Education: Images in Anesthesiology
Possible Intravascular Caudal Injection
Stricker, Paul A. M.D.; Ginsberg, Sanford M.D.; Schwartz, Alan Jay M.D., M.S.Ed.
Section Editor(s): Hemmings, Hugh C. Jr. M.D., Ph.D., Editor
ANESTHESIOLOGISTS rely on electrocardiogram tracings to demonstrate recognizable and reliable changes after inadvertent intravascular injection of local anesthetic when establishing caudal analgesia. Caudal injection was planned to follow inhaled induction of Sevoflurane anesthesia in a 6-week-old 4.3-kg girl who presented for bilateral inguinal herniorrhaphies. After negative aspiration for blood or cerebrospinal fluid, 1 ml 0.25% bupivacaine with epinephrine 1:200,000 was injected into the caudal canal. The figure consists of four segments of a continuous electrocardiogram representing approximately 60 s during the care of this child. Initially, no electrocardiogram changes were noted. Twenty seconds later, after a repeated negative aspiration, 2 ml of the same local anesthetic solution was injected (“Injection” label on the tracing). Pronounced T-wave elevation developed whereas the heart rate remained unchanged. Guided by these changes, the needle was removed and the remainder of the caudal injection was abandoned. Anticholinergic medications had not been administered. Intraoperative narcotics were not necessary; the pain score on arrival to the postanesthesia care unit was 0, suggesting the block was effective.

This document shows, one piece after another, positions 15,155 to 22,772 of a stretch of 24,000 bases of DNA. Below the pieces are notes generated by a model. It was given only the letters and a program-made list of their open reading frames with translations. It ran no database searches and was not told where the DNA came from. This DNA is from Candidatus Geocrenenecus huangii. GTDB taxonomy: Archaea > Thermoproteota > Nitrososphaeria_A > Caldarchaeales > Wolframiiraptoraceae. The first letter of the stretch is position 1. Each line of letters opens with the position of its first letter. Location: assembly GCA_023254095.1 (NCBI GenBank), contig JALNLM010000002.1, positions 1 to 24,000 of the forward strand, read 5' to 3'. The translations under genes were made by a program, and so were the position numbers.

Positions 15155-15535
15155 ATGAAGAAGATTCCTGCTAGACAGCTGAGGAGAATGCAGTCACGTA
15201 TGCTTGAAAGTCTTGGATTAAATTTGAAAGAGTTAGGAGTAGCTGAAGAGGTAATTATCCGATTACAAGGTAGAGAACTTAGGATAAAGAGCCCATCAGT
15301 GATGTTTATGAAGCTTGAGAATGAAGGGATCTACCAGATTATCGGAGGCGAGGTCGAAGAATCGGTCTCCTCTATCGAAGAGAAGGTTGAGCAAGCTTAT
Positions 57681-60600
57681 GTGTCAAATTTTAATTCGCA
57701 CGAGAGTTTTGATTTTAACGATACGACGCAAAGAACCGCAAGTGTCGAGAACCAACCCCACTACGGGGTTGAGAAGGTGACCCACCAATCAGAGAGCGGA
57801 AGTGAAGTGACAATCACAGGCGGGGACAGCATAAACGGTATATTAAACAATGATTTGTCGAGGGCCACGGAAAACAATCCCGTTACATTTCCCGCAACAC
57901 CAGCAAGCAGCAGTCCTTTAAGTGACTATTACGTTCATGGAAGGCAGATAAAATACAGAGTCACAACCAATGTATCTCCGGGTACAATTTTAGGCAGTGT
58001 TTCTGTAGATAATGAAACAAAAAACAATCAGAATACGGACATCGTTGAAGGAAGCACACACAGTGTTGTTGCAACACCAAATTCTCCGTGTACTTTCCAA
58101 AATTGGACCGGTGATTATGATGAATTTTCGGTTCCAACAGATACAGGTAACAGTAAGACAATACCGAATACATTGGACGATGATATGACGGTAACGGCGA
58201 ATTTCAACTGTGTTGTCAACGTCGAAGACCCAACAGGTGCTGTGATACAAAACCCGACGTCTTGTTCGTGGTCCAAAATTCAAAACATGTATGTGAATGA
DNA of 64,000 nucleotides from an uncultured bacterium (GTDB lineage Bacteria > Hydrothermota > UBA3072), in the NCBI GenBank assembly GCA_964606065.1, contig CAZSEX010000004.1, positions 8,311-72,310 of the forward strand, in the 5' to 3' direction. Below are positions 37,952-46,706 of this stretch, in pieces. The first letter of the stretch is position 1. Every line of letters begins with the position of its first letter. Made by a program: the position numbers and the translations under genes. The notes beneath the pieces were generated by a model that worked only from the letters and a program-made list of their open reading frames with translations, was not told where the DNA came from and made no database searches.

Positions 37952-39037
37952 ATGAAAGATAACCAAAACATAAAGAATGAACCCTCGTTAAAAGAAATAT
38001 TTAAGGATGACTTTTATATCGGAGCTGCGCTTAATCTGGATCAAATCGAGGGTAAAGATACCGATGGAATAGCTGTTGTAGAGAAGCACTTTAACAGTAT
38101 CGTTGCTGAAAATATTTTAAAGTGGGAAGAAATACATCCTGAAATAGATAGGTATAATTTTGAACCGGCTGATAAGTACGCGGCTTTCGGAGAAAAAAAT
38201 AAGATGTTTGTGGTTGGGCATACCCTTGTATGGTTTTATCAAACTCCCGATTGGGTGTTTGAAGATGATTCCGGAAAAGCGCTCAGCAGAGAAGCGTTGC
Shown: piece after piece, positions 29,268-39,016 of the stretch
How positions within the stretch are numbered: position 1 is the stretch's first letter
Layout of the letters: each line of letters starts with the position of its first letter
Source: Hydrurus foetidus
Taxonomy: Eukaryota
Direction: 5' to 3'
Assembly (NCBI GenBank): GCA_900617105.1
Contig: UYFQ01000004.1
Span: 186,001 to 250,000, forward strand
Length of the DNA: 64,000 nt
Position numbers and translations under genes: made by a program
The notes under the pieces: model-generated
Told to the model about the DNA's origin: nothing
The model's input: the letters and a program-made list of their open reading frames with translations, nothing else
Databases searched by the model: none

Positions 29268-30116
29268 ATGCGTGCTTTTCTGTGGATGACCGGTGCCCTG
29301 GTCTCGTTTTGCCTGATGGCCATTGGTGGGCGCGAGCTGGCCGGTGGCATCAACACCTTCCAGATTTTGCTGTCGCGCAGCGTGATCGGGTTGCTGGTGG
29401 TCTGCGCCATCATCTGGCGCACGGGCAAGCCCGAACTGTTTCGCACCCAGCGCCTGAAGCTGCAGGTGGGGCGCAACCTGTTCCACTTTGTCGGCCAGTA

In children, identification of possible intravascular injection after epidural test dose administration using changes of amplitude of the T-wave is more sensitive (95–100% sensitive) compared with using changes in heart rate (70% sensitive).1,2
The electrocardiogram tracing displayed demonstrates pronounced T-wave amplitude changes without any change in heart rate. Of equal significance, the observed T-wave changes were ephemeral—they appeared and vanished within 40 s. This highlights the importance of observing the electrocardiogram throughout the entire course of caudal local anesthetic injection, because changes may occur after a negative initial “test” dose. Observing the electrocardiogram waveform is essential, as an anesthesiologist only monitoring the heart rate would not have identified this possible intravascular injection.
1. Kozek-Langenecker S, Marhofer P, Jonas K, Macik T, Urak G, Semsroth M: Cardiovascular criteria for epidural test dosing in sevoflurane- and halothane-anesthetized children. Anesth Analg 2000; 90:579–83
2. Varghese E, Deepak KM, Chowdary KV: Epinephrine test dose in children: Is it interpretable on ECG monitor? Paediatr Anaesth 2009; 19:1090–5
© 2011 American Society of Anesthesiologists, Inc.